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High and dry

A new documentary sheds light on our looming water crisis

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Jim Thebaut’s new documentary takes on the water crisis in the American Southwest, in particular on the oft-overlooked Indian reservations.

As if the high price of oil weren’t enough, next week PBS is airing a documentary on that other critical natural resource, water, and it focuses on the most water-starved region in America: ours.

Called The American Southwest: Are We Running Dry?, the new documentary by Jim Thebaut is a companion piece to an earlier film he made, Running Dry, which deals with what he calls the global water crisis. (At present some 1.2 billion people around the world don’t have access to clean drinking water.)

Thebaut, a landscape architect turned social activist and filmmaker, addressed the United Nations about water issues in July. Last week he spoke to the Weekly. “I finally came to the realization that the American public really looks at these issues in kind of an abstract sense,” he says. “That’s the way Americans perceive the rest of the world.” (Of course, that may be how Americans perceive almost any place that’s not their own backyard.) Thebaut thought a film about water use in the U.S. would open eyes. “I’m gonna bring this crisis right to the front steps of the American public. The American Southwest personifies the water crisis.”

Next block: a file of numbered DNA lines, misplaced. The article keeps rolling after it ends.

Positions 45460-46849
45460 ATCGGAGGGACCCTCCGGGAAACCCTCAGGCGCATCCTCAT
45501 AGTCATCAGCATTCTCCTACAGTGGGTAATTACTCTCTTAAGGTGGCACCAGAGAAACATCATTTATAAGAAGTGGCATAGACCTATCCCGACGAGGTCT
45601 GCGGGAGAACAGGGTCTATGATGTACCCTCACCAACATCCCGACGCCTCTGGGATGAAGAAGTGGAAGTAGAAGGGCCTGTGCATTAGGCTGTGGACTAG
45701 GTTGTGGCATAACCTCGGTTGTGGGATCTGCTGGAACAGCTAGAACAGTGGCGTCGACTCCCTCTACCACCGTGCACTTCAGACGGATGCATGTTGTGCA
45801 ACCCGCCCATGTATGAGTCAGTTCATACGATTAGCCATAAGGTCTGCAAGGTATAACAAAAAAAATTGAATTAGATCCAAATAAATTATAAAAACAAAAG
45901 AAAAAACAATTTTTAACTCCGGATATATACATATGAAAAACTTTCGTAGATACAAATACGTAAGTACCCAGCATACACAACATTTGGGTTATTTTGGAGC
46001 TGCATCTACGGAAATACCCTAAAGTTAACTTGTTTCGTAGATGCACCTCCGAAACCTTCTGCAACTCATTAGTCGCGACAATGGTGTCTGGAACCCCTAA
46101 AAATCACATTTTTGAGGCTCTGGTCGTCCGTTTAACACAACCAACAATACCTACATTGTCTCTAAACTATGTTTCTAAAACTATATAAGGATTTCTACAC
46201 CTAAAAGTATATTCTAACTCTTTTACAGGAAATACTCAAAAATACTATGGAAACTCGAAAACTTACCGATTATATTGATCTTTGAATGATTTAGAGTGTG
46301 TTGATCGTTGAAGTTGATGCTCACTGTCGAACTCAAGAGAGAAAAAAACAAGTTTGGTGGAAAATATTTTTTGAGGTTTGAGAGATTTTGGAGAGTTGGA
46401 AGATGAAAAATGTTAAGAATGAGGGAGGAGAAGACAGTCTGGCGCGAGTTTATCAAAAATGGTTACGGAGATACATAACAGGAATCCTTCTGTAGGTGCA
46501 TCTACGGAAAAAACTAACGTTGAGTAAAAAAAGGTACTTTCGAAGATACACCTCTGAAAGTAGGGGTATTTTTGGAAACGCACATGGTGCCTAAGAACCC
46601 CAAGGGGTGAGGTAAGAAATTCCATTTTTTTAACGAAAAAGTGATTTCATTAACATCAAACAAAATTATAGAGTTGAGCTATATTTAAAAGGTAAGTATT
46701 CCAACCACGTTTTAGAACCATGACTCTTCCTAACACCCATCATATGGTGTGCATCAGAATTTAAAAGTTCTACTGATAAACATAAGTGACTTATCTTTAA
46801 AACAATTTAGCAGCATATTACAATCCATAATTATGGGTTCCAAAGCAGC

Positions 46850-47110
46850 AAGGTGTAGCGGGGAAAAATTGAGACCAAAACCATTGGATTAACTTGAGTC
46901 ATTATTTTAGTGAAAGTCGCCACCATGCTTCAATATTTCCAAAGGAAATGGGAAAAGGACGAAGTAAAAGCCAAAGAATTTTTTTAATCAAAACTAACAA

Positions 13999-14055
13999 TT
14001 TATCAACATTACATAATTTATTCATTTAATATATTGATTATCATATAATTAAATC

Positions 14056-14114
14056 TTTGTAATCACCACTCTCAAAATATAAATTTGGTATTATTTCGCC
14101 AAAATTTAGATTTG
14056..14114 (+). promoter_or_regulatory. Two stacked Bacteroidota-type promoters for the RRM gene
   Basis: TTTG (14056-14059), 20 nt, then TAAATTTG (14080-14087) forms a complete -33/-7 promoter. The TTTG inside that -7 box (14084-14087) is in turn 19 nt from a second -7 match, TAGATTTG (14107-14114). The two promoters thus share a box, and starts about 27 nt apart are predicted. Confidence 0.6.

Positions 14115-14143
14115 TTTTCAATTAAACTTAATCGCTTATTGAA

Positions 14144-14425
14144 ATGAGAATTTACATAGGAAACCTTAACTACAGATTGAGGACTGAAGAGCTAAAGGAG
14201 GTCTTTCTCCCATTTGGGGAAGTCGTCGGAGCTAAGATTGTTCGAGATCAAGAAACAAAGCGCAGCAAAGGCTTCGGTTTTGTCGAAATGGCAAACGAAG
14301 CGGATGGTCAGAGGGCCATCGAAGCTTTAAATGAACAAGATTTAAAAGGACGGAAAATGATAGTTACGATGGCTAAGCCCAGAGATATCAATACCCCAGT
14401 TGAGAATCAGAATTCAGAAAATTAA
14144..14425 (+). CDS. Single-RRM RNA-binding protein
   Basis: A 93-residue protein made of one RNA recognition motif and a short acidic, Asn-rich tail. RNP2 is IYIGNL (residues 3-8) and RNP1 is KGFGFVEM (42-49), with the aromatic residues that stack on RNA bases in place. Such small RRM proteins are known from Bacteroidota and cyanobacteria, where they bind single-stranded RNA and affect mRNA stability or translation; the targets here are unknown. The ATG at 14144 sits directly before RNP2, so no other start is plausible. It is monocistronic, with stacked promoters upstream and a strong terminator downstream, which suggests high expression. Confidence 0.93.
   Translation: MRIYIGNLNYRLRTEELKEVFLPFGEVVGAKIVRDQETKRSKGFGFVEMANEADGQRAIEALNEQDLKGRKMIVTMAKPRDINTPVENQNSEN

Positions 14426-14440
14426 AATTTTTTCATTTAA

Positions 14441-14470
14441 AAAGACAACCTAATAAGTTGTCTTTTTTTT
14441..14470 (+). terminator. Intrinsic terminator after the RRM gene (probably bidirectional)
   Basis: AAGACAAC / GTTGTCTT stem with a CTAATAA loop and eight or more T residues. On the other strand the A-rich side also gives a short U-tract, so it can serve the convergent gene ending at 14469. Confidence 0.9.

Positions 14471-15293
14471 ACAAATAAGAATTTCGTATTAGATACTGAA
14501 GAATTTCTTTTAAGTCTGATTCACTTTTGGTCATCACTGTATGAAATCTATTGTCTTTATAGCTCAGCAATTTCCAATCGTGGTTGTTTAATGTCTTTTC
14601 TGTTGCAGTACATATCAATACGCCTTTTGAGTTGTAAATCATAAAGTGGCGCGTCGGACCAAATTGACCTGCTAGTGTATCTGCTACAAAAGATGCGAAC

The American Southwest: Are we running dry

Much of that message, relayed through interviews with congressional leaders and water czars throughout the Southwest, may be familiar to a Nevada audience: Less snow melt in the Rockies leads to less water in the Colorado River leads to less water to support an ever-growing number of residents across the region. As the film explores water challenges faced by Las Vegas and other western burgs, including Los Angeles, Palm Springs, and Albuquerque, two common themes emerge: We’ve overdeveloped our communities, and we take our water for granted.

Thebaut does examine an oft-overlooked population: Water shortages and water quality on Indian reservations is a particular problem. The documentary notes that reservation residents have to pull their vehicles up to a common pump and can take only 25 gallons of water a day. (We use more than 100 gallons per day ourselves.) “We’ve got Third World conditions in our country. If we’re going to have credibility in the rest of the world, we have to clean up our own backyard.”

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The American Southwest: Are We Running Dry?
Premieres on KLVX Channel 10 Tuesday, October 7 at 9 p.m.
Repeats Thursday, October 9 at 10 p.m.

While Las Vegas, which Thebaut calls “this amoeba,” comes in for a little finger-pointing—the camera flies over the Strip as we are reminded of our runaway growth—the Southern Nevada Water Authority is one of the film’s sponsors, and Thebaut counts its chief, Pat Mulroy, as a friend, so one wonders if the film pulled any punches. “Reuse and conservation are the center of the Las Vegas water strategy,” narrator Jane Seymour tells us, but there’s no discussion of the SNWA’s planned multibillion-dollar pipeline to rural Nevada to tap more water. Thebaut dismisses the notion that he looked the other way, saying that his film focused on the entire Southwest, not just Southern Nevada. “I think I presented the whole region. I don’t think I favored anybody or was overly critical.”

What Thebaut is calling for is a national water policy—an effort led by Washington to coordinate water conservation and usage across regions throughout the United States. “We have to plan—a paradigm shift—about how we do everything. How do we allocate water? We can’t look at it anymore in a piecemeal way.”

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